I woke up early and packed my tent in the dark and rain and finished the trip to the Milford Sound. The campsite was first come first serve, so I thought I needed to arrive early, but I’ve learned campsites here don’t fill up like they do in California. Even if they are full, people just find a place to park and nobody seems to care. I’ve heard the drive in is beautiful, but it was so dark and rainy, I could barely see anything. After setting up at a camp about an hour from the Milford Sound, I finished the drive in. The clouds hung on the massive mountains that were covered in trees and waterfalls that rose on either side of the road. The rivers, overloaded with rain water, gushed.
The actual Milford Sound was gorgeous as well, although I knew I could only get a small glimpse from where I was on the docks. The rain finally let up around 1, and I ran into for the third time the same traveler from Moreaki Boulders. He was going on a cruise and I was going on a hike, but he said he would camp at the same spot as me. I made my way to Lake Marian, a three hour round trip hike to a lake high in the mountains. It was much more difficult than I thought it would be, the path was hard to follow, steep, and involved climbing over rocks and through the roots of trees. The hike throught the rainforest was well worth it, as the glacial lake was completely secluded and the same beautiful blue I’ve been seeing at all the lakes here. I’m running out of words to describe just how gorgeous New Zealand is.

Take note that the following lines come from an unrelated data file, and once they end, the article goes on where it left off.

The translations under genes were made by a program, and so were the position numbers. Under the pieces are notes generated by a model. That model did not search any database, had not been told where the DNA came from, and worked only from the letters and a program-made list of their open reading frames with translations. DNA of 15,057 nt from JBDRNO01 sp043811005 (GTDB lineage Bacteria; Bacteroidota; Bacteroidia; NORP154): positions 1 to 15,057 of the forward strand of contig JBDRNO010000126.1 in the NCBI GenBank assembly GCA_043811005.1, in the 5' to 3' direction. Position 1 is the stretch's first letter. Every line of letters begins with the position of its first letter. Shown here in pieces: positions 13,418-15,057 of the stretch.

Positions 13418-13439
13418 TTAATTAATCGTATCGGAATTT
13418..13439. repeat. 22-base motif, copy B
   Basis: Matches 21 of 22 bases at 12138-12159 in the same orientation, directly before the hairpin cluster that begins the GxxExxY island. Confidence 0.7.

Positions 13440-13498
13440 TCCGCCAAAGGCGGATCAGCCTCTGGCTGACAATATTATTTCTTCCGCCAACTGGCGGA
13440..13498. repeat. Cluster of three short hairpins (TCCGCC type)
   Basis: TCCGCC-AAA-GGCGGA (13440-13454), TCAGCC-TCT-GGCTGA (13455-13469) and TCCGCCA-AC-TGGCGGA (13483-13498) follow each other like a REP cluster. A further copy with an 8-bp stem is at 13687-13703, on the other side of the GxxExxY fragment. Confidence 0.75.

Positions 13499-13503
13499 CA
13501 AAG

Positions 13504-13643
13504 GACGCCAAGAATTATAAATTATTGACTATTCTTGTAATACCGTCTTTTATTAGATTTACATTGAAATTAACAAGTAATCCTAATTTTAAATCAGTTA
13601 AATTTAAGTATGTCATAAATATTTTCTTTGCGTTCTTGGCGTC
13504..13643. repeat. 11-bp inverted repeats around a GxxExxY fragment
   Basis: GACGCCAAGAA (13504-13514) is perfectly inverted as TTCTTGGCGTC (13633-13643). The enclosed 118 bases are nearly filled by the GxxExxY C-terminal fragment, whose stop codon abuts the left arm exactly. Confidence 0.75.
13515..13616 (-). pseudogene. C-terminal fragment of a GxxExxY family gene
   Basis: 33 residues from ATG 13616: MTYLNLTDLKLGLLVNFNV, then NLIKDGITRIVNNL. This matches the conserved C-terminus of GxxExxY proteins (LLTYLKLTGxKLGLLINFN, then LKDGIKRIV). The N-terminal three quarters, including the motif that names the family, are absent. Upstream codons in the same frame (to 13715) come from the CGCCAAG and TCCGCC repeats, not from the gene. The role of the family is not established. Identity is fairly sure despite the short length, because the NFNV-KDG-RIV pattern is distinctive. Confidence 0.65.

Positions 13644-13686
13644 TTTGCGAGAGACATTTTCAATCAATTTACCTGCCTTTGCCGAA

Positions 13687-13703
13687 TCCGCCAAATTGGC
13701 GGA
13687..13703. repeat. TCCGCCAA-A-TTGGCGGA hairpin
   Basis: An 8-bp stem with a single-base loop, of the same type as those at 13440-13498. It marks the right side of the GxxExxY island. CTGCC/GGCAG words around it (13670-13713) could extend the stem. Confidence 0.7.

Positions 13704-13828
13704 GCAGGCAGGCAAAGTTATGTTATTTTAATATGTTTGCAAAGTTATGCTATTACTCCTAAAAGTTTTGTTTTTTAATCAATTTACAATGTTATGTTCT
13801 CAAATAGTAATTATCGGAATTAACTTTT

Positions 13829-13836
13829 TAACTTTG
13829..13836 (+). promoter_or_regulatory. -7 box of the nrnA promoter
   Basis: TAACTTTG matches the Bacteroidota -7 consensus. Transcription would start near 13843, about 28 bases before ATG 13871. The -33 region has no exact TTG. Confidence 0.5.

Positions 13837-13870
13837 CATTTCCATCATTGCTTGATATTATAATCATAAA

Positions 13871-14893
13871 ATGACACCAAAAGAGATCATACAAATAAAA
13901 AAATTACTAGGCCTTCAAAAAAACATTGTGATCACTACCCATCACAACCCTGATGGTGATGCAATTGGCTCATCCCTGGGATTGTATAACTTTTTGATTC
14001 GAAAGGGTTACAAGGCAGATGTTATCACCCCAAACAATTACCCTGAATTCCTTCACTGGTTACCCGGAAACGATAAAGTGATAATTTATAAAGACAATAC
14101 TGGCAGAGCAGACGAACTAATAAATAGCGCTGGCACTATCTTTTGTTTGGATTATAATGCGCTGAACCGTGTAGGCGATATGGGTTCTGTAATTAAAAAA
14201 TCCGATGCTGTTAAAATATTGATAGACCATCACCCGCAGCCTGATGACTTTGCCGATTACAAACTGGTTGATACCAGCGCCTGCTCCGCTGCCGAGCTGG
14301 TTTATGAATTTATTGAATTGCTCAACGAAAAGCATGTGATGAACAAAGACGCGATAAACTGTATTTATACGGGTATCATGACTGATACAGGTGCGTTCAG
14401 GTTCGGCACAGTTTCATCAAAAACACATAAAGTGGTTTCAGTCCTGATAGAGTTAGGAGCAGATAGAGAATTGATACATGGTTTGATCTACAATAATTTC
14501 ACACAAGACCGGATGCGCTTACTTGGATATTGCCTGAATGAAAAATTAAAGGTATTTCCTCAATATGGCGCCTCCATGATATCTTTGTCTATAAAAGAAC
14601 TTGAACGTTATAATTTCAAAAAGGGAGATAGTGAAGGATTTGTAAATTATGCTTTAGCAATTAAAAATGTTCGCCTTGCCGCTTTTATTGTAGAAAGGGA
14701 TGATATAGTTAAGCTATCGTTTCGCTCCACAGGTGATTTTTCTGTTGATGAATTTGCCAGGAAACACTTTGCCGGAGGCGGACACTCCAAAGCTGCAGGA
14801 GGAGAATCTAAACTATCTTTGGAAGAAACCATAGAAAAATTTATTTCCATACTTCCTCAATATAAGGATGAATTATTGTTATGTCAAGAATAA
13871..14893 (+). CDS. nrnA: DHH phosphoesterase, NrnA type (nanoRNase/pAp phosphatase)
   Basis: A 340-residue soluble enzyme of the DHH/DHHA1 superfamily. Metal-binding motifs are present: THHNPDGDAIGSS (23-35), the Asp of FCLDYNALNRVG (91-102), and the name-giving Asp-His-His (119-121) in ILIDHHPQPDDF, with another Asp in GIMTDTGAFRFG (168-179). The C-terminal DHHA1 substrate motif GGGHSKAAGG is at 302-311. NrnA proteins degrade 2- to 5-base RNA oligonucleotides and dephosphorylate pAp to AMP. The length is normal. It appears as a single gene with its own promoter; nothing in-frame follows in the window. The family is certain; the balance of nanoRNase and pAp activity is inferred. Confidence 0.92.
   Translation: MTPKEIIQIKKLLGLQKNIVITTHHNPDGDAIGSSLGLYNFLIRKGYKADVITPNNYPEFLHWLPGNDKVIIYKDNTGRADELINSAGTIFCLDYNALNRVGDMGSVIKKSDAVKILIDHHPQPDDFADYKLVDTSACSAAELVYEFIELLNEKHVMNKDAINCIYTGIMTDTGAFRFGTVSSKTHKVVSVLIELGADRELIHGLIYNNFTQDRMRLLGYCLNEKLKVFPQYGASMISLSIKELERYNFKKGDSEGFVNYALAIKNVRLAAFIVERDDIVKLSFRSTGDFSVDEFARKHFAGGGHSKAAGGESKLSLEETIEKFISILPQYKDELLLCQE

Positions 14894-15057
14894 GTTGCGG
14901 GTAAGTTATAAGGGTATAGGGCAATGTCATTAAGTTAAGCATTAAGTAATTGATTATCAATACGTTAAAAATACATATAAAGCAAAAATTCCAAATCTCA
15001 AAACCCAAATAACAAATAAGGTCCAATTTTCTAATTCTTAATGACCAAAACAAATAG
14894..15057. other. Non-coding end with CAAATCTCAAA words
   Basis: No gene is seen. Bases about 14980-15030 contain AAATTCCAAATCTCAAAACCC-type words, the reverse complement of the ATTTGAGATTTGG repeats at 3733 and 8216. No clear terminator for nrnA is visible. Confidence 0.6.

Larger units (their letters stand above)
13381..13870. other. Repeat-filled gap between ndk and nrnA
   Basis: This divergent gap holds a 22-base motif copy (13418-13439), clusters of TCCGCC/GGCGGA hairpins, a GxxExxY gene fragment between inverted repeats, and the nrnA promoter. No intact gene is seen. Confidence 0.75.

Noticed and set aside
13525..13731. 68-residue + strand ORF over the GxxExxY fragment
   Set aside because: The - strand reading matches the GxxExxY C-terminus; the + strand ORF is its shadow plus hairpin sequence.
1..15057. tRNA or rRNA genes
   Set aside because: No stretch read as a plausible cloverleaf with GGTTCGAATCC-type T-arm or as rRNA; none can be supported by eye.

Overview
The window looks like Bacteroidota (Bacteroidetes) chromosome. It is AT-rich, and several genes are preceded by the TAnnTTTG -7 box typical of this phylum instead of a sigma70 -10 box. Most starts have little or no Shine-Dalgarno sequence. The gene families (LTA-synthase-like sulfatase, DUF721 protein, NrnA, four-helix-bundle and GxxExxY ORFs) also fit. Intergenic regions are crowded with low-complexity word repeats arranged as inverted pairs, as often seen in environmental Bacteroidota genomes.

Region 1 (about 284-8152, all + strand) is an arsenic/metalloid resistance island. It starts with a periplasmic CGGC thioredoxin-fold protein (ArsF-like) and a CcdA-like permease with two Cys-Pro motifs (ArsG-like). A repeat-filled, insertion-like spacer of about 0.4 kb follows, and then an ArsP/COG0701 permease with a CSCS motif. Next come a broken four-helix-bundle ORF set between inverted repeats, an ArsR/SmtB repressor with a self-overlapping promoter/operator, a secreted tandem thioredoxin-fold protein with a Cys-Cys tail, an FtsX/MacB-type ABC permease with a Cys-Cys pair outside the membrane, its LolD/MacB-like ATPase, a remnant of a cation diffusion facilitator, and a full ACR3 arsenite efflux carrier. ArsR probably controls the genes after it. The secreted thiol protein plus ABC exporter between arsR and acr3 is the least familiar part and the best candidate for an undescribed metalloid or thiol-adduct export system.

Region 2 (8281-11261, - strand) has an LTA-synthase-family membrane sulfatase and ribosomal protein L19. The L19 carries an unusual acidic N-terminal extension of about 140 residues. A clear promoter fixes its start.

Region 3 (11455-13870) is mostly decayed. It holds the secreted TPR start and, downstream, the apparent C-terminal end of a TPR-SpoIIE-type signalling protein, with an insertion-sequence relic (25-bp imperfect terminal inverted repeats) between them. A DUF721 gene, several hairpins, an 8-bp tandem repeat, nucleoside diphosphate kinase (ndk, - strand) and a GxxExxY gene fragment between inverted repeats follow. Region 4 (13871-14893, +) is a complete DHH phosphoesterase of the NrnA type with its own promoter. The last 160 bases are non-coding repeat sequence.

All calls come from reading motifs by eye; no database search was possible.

After I returned to the campsite it started raining again and wind picked up so we went to a sheltered cooking area where a bunch of campers had gathered to make dinner. Here I got something I’ve been missing this trip. Since I’ve started camping, I’ve only had real conversations with two or three people, and one of those people is Nick who I kept running into. While I like being alone, especially the quiet that allows to enjoy nature, I also love meeting people and hearing their stories. Nick is an organic chemist turned star expert who sailed here from Australia, and was planning to sail to a small island in Asia to start his own star gazing/contemplation business off his boat. I met a Polish couple who planned to run the Milford Track, normally a 4 day Trek, in an estimated 12 hours. Two best friends from Germany told us how their mothers swapped taking care of them every two days when they were growing up. The night was filled with laughter and a colliding of cultures. It’s not that I’ve been lonely, but one of my favorite things about traveling is getting little glimpse of peoples lives from all over the world. It brings out an outgoing side of me that’s normally hidden at home. Perhaps it’s the freedom of knowing that I’ll only be a part of these people’s lives for a day at most, perhaps it’s a magical power only activated by leaving the country.